Of course, Google does not have access to such data – though at some point it may decide to acquire a travel operator. But the general lesson is simply that to make Google Trends more useful, search query data needs to be looked at together with real-world data (such as travel data or hospital records).

It is still early days for the swine flu outbreak, but some commentators are already suggesting the “social web” has actually created hysteria rather than help track the disease. That may be true, but it is hardly a problem of the “social web.” As a reader on the FP pointed out, “Twitter is only a natural extension of a typical neighborhood.”

So, in this “typical neighborhood,” what the swine flu outbreak has done is illustrate where Google Trends does well – in tracking general interest amongst heavy Internet users. But it also exposes limitations – the methodology is (not surprisingly) susceptibility to “noise” from media coverage and is biased towards countries and issues that are online. This does not mean that the idea itself is flawed. Just that it must be taken with a pinch of salt, and that it needs work – especially interfacing it with real-world data streams – to make it really useful.

Bargaining Through Compulsory Licensing: ARV Treatment in Brazil

The peer-reviewed PLoS Journal is carrying a study by Amy Nunn of the Harvard School of Public Health, on the “Evolution of Antiretroviral Drug Costs in Brazil in the Context of Free and Universal Access to AIDS Treatment” (PDF here). This is a fascinating study on how Brazil has used aggressive negotiations with big pharma, combined with the credible threat of issuing compulsory licenses for generic manufacture, to bring down the prices of patented drugs. It concludes:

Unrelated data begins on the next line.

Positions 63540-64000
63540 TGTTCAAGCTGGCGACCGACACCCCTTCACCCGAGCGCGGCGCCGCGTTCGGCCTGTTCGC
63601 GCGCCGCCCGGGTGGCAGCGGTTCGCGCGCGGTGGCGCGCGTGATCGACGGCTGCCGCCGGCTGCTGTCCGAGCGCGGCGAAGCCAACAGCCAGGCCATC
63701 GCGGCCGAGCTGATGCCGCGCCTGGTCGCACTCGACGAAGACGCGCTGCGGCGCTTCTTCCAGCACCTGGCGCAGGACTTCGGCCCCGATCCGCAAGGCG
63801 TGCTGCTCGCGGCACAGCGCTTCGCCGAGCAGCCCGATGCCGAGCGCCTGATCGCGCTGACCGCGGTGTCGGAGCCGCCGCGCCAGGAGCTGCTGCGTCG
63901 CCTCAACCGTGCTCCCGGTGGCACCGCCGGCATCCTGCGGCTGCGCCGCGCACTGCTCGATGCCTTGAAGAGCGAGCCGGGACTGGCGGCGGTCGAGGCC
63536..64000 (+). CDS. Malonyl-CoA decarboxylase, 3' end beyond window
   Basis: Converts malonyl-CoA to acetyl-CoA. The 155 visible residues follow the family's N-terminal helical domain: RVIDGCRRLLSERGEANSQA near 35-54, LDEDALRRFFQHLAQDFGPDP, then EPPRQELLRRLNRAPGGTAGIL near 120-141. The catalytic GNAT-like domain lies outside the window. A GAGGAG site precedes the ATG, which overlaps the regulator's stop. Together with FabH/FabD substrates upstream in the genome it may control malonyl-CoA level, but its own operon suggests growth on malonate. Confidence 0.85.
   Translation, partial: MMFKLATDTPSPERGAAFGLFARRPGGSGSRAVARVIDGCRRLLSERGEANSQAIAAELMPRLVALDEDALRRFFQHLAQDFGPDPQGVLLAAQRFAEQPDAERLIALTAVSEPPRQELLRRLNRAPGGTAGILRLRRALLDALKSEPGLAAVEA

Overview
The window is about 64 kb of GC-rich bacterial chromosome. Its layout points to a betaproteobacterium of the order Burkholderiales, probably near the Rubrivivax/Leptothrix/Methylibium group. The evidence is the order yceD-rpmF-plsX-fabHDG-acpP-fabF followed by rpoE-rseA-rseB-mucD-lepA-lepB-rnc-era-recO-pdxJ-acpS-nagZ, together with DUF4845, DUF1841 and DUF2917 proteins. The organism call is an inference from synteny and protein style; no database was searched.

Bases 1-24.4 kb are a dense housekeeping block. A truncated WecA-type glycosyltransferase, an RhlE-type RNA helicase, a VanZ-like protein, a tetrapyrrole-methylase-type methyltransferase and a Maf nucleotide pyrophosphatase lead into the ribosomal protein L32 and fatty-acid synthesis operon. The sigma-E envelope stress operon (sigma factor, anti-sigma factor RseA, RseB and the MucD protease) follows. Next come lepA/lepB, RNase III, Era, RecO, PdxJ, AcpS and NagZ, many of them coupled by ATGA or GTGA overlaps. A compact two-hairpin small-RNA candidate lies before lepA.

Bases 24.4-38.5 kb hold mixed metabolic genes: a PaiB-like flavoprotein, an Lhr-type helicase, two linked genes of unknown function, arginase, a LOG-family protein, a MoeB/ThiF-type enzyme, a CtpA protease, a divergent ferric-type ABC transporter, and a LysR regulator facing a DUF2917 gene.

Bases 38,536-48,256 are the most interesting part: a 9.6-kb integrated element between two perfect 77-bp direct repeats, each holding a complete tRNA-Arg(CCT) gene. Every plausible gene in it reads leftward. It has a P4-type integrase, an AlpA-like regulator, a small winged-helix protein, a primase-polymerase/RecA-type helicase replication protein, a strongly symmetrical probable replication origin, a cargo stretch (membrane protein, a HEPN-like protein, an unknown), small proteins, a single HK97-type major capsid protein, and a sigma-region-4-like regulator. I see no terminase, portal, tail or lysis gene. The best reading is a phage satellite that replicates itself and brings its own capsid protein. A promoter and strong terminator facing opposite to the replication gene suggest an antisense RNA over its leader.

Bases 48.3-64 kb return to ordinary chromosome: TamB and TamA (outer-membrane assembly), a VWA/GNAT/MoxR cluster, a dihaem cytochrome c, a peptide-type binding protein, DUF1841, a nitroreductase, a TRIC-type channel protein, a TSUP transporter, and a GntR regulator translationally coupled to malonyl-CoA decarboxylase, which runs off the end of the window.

We estimate that the total cost savings resulting from price reductions for patented drugs was approximately US$1.2 billion from 2001 to 2005.

Continue reading Bargaining Through Compulsory Licensing: ARV Treatment in Brazil

How Health Aid Undermines Health Systems

The FT is carrying a full page analysis on the impact that “vertically integrated” healthcare aid programs, such as for HIV/AIDS, have on public health systems in the developing world.

There are some startling statistics on just how much is being pumped into these fashionable diseases – HIV, malaria, and into vaccine research. For instance, in Rawanda, a third of all IDA for health (about USD 47m) went to HIV/AIDS. In comparison, malaria received USD 18million, and only USD 1 million was spent on integrated management of child illnesses – though both were judged more serious priorities by the authorities.

Continue reading How Health Aid Undermines Health Systems

Tropical Virus Moves North as Europe Warms

BBC News reports that a “debilitating tropical virus carried by mosquitoes” is manifesting itself in the norther Italian town of Ravenna. The extent of the disease, is minor – only 160 cases thus far, and 1 death. The disease is known as chikungunya, is relatively rare, and usually found in the tropics. However, it seems to have mutated, and moved north.